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yard 1

1. Abbr. yd. A fundamental unit of length in both the US Customary System and the British Imperial System, equal to 3 feet, or 36 inches (0.9144 meter). See Table at measurement.
2. Nautical A long tapering spar slung to a mast to support and spread the head of a square sail, lugsail, or lateen.
3. Informal
a. A square yard: bought 4 yards of fabric.
b. A cubic yard: dug up 100 yards of soil.

[Middle English yerde, stick, unit of measure, from Old English gerd.]

yard 2

1. A tract of ground next to, surrounding, or surrounded by a building or buildings.
a. A tract of ground, often enclosed, used for a specific business or activity.
b. A baseball park.
3. An area where railroad trains are made up and cars are switched, stored, and serviced on tracks and sidings.
a. A somewhat sheltered area where deer or other browsing animals congregate during the winter.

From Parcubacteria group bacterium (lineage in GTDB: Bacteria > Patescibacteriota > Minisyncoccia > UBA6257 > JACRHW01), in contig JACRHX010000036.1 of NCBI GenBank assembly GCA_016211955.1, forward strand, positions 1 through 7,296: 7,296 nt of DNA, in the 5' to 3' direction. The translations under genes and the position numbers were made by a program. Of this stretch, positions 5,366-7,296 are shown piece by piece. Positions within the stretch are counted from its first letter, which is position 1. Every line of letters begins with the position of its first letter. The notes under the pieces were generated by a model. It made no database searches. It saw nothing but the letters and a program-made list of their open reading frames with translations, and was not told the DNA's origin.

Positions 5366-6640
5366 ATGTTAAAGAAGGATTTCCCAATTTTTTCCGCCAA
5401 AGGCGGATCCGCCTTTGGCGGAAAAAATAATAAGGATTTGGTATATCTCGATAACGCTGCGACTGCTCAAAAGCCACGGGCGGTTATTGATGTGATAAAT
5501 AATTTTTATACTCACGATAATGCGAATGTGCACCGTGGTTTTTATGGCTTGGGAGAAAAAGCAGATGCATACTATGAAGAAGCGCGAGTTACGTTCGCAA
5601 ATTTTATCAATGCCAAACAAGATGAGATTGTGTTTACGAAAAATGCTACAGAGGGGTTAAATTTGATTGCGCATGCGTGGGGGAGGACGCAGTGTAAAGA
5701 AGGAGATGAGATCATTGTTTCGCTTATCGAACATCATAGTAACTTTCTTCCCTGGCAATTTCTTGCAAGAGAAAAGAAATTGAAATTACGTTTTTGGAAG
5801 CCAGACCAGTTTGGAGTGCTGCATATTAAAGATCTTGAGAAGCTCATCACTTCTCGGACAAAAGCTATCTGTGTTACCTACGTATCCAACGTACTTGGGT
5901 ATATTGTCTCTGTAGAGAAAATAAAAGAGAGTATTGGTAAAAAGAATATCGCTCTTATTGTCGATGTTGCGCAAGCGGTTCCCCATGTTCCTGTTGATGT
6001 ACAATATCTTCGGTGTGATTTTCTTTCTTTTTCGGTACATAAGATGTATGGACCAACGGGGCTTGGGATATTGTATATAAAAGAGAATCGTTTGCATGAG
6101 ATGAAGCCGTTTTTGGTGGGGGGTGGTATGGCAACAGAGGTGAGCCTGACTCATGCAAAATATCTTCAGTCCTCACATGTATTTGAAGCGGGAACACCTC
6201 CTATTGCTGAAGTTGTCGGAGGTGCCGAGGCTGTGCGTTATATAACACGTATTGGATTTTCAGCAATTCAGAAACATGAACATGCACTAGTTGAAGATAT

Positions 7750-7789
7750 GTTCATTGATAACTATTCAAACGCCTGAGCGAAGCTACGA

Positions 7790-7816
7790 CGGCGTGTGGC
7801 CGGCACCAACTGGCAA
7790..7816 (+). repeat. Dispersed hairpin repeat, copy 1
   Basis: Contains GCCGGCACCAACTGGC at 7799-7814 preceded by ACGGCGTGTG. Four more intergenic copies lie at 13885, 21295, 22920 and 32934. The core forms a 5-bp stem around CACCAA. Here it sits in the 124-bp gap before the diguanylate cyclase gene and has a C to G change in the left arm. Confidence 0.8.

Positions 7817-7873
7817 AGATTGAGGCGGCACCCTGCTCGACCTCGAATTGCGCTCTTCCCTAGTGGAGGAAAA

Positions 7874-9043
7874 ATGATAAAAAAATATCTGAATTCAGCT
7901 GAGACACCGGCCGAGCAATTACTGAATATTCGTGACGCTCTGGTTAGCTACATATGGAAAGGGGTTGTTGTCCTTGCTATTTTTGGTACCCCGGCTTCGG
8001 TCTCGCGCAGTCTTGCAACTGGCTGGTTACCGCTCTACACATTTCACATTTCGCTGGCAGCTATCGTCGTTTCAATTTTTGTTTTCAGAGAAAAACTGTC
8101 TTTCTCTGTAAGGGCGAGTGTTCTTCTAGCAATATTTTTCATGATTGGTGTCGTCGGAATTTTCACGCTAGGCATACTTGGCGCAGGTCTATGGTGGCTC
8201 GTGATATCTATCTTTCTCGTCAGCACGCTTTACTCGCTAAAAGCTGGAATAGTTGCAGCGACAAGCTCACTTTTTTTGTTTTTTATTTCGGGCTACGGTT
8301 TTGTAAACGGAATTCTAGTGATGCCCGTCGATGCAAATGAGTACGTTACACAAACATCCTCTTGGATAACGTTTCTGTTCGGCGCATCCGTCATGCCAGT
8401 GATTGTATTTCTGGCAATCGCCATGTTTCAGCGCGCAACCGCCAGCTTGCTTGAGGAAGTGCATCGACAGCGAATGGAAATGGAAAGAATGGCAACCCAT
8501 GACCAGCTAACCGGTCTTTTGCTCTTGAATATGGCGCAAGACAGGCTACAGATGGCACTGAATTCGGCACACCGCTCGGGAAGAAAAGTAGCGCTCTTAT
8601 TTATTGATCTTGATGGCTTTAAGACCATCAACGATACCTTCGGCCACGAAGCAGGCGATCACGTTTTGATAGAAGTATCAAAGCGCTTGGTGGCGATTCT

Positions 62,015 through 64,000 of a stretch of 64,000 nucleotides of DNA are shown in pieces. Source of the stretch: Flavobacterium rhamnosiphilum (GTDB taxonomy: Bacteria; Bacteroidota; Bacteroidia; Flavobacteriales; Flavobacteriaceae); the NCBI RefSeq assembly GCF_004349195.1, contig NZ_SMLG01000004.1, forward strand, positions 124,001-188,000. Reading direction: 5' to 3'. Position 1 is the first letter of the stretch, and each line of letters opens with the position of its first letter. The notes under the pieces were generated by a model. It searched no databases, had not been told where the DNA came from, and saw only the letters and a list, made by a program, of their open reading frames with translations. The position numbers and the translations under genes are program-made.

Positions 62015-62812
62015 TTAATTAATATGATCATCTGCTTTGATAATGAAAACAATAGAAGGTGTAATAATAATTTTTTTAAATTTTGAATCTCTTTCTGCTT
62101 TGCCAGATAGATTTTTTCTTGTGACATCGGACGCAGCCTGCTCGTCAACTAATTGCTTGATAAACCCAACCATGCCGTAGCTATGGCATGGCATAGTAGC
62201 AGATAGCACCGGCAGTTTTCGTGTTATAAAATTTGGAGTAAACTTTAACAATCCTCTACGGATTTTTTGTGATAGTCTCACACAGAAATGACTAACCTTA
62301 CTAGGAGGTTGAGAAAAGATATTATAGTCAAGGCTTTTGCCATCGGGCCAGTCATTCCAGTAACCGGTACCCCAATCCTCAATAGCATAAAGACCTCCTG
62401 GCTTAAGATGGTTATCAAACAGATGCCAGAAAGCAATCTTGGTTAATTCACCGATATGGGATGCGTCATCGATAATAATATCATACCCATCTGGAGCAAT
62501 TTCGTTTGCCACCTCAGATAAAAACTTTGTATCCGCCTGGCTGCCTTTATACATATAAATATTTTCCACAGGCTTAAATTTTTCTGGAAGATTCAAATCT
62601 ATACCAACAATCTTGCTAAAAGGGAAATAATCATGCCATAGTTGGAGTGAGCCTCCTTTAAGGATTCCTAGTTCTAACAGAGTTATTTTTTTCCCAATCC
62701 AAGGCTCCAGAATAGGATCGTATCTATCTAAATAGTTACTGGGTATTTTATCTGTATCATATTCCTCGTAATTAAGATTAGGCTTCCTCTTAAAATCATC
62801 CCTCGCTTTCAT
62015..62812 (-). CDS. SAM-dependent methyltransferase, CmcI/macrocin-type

b. An enclosed tract of ground in which animals, such as chickens or pigs, are kept.
v. yarded, yard·ing, yards
To enclose, collect, or put into a yard.
To gather together into a yard: The deer are yarding up in their winter grounds.

[Middle English, from Old English geard; see gher- in Indo-European roots.]
American Heritage® Dictionary of the English Language, Fifth Edition. Copyright © 2016 by Houghton Mifflin Harcourt Publishing Company. Published by Houghton Mifflin Harcourt Publishing Company. All rights reserved.


(Agriculture) a group of animals displayed for sale: a good yarding.
Collins English Dictionary – Complete and Unabridged, 12th Edition 2014 © HarperCollins Publishers 1991, 1994, 1998, 2000, 2003, 2006, 2007, 2009, 2011, 2014